When uric acid becomes elevated in the human body, a variety of problems can develop, most notably gout—a painful, inflammatory arthritis caused by uric acid crystal deposition in joints. Chronically elevated uric acid can also lead to painful kidney stones. The majority of patients found to have hyperuricemia, however, never go on to develop gout or nephrolithiasis, and unless tested, they would never know. Therefore, asymptomatic hyperuricemia is not considered a disease, and treatment has not been indicated. In the early 1980s, uric acid was removed from routine metabolic chemistry blood panels because of this.
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Explore This IssueAugust 2016
Evidence is growing that chronically elevated serum uric acid can contribute to a variety of health problems, including type II diabetes, hypertension, vascular disease and chronic kidney disease. Treatment of hyperuricemia may therefore—at least theoretically—result in beneficial risk reduction for these diseases.
Pathophysiology, Diet & Evolution
In humans, uric acid is the end product of purine catabolism. Two-thirds of uric acid is derived endogenously from normal cell breakdown and one-third from dietary intake. Hyperuricemia is defined as a serum level >7.0 mg/dL. Uric acid elevation early in life (primary hyperuricemia) in most patients is due to decreased renal urate clearance and a smaller percentage from overproduction. The prevalence of hyperuricemia in adult men is 20–25% and much less (4–6%) in premenopausal women (thought to be due to estrogen-induced increased renal urate clearance).1 The prevalence of gout in these patients is only around 4%. The risk of developing gout depends on the duration and level of hyperuricemia. Levels >9.0 pose a significant risk.2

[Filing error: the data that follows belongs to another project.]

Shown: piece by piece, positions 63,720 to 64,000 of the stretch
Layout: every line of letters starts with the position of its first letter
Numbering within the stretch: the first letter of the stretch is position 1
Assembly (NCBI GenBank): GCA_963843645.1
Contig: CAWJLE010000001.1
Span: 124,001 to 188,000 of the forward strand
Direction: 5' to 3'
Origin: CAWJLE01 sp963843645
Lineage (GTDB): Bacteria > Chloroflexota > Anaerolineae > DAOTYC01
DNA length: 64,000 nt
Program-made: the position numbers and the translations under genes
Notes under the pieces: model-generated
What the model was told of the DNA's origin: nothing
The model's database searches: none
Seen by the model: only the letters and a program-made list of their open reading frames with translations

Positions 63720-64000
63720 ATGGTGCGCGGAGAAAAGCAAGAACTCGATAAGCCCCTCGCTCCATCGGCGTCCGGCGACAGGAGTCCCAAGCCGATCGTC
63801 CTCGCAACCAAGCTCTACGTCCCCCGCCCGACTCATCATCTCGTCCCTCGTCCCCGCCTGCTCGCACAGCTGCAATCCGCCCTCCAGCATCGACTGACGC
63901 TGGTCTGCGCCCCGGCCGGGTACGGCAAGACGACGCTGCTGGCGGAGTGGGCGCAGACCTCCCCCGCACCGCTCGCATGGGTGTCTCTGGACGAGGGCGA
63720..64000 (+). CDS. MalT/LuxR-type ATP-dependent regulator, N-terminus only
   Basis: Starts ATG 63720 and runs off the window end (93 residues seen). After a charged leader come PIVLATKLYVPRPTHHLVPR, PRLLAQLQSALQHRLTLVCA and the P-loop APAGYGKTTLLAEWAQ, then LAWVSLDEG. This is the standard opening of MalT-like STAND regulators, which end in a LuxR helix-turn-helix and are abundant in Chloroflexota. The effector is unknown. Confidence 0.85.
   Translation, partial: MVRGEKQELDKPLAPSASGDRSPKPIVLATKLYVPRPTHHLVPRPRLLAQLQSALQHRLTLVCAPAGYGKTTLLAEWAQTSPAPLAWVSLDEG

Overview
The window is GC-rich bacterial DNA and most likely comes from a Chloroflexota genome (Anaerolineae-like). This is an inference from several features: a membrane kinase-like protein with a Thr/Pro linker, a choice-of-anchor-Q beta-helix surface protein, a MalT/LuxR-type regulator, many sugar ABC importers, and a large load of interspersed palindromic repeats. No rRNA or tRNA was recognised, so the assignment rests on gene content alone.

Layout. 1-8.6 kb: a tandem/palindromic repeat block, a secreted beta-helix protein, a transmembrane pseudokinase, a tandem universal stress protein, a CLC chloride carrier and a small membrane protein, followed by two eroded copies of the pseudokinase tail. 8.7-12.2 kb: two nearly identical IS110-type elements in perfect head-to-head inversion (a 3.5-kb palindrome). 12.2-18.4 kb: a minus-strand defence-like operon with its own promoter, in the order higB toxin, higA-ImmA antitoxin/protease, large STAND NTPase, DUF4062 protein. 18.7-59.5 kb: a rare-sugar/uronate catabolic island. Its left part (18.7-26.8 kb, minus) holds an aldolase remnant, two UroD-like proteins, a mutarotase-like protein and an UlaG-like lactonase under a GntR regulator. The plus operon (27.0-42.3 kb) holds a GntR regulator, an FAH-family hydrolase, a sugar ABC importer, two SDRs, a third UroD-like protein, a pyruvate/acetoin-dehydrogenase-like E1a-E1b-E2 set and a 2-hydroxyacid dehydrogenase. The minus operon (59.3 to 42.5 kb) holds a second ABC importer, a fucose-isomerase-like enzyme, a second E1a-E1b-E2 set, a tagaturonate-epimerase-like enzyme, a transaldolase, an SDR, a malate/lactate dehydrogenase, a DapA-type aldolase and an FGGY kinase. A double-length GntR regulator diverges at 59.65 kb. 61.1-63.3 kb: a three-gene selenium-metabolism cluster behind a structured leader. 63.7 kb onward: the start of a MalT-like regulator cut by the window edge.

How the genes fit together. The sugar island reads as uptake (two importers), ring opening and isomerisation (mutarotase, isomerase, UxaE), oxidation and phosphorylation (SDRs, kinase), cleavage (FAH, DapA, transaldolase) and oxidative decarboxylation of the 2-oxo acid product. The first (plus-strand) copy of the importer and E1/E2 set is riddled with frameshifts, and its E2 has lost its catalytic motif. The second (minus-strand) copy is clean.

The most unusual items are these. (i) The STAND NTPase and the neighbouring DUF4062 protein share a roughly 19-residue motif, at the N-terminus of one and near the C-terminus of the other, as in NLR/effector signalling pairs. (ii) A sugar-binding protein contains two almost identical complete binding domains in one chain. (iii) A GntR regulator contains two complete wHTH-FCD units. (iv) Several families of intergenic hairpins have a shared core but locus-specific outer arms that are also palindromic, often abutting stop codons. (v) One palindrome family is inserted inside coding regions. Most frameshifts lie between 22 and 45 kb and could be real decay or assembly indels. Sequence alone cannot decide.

Hyperuricemia tends to begin around puberty, but clinical manifestations, if they do occur, take on average 20 years to develop.
Since the 1960s, the prevalence of both hyperuricemia and gout has more than doubled.3 During this same period, the incidence of type II diabetes, metabolic syndrome and obesity has similarly increased.4 These increases are likely related to lifestyle and dietary factors, including inactivity, obesity, sugars (particularly fructose) and purine-rich fatty food.5
The intake of added sugars to the Western diet, particularly table sugar and high-fructose corn syrup, has greatly increased in the past hundred years. Metabolic syndrome is characterized by hyperglycemia, dyslipidemia and hypertension and its clinical consequence of insulin resistance. Fructose is a major component of added sugars, and its consumption has been directly linked to hyperuricemia and metabolic syndrome.6 Increased dietary intake of such sugars can lead to fat production and obesity.